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FARMINGTON – Two local political figures — Aztec Mayor Sally Burbridge and former Farmington Mayor Tom Taylor — are now leading the area's economic development organization.

Burbridge was named interim CEO and Taylor interim chief operating officer for Four Corners Economic Development after the departure last month of the organization's first chief executive, Ray Hagerman.

The board decided last month to name Burbridge and Taylor to the interim roles until a replacement is found for Hagerman, who led 4CED for three years before leaving on March 25.

Burbridge and Taylor, both 4CED board members, said they intend to continue the organization's efforts to maintain and expand local jobs and businesses in the area.

Burbridge, who runs a business consulting service, said that and her mayoral duties limit the amount of time she could commit to 4CED as executive officer. She just began her fifth two-year term as Aztec mayor. Having Taylor share the duties at 4CED, she said, will assure that efforts like the Real People Real Jobs campaign — rolled out last year to support local jobs in the oil and gas and coal industries — will continue.

"For Tom and I both, we have a lot of time and energy invested in the organization when we were creating Four Corners Economic Development," Burbridge said. "We don't want to see it step back, we don't want to see time lost and we want to see things continue to move forward in the interim."

Four Corners Economic Development was formed in 2012 out of its predecessor, the San Juan Economic Development Service, to help support business development in San Juan County and diversification of the local economy beyond the boom-and-bust nature of the oil-and-gas industry.

Taylor is a former state legislator and three-term mayor in Farmington. He said the success of the organization in its efforts to support local businesses and diversify the economy is dependent upon collective effort.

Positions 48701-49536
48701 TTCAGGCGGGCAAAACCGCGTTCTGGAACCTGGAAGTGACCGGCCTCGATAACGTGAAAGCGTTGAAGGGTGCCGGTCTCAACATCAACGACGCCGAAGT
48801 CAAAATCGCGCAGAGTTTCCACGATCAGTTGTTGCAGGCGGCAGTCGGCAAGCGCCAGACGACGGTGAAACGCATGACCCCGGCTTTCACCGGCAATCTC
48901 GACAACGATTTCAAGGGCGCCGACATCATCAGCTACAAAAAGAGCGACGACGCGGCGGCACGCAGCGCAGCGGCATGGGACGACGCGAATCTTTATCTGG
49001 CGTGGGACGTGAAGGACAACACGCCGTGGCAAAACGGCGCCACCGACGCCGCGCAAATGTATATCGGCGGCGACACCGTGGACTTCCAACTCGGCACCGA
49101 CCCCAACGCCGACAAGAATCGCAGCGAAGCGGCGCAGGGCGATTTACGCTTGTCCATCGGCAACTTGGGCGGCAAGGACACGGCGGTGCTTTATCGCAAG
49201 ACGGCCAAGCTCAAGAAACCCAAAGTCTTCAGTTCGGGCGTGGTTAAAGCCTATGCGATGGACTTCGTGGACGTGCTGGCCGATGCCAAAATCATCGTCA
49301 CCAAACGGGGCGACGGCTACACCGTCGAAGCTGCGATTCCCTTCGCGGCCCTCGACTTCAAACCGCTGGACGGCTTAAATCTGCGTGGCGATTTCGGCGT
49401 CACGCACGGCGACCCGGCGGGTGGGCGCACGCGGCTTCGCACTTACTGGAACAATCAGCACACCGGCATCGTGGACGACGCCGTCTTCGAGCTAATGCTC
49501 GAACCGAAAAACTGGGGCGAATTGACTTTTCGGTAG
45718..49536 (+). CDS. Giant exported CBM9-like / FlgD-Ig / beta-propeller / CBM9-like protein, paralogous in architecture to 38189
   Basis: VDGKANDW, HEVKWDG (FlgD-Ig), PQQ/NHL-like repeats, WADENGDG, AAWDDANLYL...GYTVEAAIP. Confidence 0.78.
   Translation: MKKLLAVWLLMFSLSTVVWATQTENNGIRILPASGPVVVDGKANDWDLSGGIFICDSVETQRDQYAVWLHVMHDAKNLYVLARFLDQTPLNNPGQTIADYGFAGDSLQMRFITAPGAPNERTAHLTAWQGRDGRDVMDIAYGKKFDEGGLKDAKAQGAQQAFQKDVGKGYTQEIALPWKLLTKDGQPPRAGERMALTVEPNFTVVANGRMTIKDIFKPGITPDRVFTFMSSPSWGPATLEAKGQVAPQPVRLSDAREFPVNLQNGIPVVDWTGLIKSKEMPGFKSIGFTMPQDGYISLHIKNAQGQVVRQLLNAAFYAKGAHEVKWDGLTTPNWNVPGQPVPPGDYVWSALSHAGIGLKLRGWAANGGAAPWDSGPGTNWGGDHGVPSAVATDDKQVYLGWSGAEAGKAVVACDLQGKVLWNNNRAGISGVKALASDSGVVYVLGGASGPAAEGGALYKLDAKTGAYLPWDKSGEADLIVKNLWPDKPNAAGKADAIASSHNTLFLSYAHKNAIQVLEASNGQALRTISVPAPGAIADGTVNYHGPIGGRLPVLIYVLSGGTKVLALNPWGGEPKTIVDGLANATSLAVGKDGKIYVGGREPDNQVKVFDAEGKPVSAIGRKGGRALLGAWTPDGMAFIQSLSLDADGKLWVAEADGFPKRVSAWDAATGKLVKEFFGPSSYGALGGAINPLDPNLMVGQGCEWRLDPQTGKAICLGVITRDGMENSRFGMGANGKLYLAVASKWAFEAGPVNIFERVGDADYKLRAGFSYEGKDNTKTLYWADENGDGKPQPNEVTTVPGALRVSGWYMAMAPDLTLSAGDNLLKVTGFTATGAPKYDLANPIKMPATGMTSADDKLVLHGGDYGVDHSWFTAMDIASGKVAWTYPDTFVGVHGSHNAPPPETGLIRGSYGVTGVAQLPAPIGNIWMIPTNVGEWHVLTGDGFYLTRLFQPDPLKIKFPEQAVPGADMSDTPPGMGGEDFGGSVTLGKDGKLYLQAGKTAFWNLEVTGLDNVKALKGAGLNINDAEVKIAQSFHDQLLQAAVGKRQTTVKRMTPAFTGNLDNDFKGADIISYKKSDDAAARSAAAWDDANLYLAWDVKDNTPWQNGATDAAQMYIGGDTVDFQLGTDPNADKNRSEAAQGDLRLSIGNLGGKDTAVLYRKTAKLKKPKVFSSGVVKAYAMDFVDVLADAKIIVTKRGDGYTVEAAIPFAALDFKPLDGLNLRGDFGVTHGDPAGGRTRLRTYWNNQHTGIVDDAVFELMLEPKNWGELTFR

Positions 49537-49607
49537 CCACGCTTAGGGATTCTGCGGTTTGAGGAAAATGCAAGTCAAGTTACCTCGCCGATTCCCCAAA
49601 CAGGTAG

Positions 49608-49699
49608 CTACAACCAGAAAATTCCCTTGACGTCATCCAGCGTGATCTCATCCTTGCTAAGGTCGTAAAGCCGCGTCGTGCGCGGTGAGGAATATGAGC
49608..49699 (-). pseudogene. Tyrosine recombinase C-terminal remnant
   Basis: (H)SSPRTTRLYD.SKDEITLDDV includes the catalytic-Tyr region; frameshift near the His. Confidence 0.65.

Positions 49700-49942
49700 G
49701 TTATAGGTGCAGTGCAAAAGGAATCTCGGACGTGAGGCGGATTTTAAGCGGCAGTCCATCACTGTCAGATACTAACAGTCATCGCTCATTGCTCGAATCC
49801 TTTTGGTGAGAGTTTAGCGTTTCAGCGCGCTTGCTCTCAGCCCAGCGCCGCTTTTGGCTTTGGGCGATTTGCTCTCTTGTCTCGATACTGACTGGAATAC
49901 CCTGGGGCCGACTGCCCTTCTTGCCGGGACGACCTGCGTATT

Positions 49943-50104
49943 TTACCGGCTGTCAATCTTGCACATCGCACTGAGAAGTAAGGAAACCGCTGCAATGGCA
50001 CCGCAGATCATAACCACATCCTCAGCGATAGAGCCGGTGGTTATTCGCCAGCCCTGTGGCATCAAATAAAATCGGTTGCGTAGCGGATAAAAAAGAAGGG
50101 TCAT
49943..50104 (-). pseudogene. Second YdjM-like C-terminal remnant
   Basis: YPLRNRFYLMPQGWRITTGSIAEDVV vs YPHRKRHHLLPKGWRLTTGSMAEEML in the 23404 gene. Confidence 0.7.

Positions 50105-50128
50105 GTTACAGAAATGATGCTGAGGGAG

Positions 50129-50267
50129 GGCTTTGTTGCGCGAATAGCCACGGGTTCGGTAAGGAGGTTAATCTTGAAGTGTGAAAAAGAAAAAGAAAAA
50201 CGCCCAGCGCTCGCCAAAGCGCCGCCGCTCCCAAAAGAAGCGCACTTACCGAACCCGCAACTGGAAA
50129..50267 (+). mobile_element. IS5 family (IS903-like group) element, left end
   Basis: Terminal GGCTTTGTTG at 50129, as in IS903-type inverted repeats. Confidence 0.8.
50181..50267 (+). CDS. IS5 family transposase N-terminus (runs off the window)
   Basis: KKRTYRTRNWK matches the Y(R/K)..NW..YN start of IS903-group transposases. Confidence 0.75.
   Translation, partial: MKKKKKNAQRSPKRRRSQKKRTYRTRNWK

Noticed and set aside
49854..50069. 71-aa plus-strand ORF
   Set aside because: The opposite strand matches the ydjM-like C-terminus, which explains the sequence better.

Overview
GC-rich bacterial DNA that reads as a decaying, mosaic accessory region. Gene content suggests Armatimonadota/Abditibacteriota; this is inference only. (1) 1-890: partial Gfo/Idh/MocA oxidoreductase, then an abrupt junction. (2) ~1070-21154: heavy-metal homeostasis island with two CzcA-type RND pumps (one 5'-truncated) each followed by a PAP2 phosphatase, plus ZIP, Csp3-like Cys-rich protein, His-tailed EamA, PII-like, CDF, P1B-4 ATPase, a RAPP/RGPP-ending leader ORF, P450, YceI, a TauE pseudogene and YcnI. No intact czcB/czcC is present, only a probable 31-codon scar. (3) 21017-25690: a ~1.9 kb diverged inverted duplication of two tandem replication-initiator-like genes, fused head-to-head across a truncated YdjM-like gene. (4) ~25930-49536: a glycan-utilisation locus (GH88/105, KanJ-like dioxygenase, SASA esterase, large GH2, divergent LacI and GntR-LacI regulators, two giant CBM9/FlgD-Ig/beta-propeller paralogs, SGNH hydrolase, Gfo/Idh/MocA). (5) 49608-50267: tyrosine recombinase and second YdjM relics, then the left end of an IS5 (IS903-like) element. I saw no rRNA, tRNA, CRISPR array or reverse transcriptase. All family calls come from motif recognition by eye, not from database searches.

"I've been involved, in one way or another, in economic development for 30-plus years," he said. "Economic development is not a one-man show."

Hagerman's goal of recruiting new businesses to the area was largely offset by a greater need to help preserve existing jobs. While more than a thousand jobs in the oil and gas industry were lost in the last year with the fall of crude oil and the lingering slump of natural gas on the commodities market, keeping jobs intact at area power plants and coal mines has been the focus of the organization, Taylor said.

"The world changes day to day, and Ray's contribution was really valuable, although, from his point of view, he played more defense than offense," Taylor said of Hagerman's tenure with 4CED.

Burbridge said that 4CED is currently rethinking some of the objectives for the new CEO and taking a harder look at areas it wants to target, including manufacturing and health care. This month, 4CED's energy and manufacturing committee was split into two committees to allow for greater focus on each sector.

"(Beyond health care,) the aim is to provide a detailed focus on these two areas," Burbridge said. "Manufacturing is a true economic-base activity. You make a good product, you ship it out of the community and you bring that money back home. That's part of that diversification effort that we've been looking for."

4CED's petrochemicals committee is also looking at what other products can be made with the wealth of natural gas in the area, Burbridge said.

"Now is a time for us to redefine our strategy as an organization," she said. "It's time for us as an organization to re-examine that and make sure it is as fine tuned as we go forward."

James Fenton is the business editor of The Daily Times. He can be reached at 505-564-4621.

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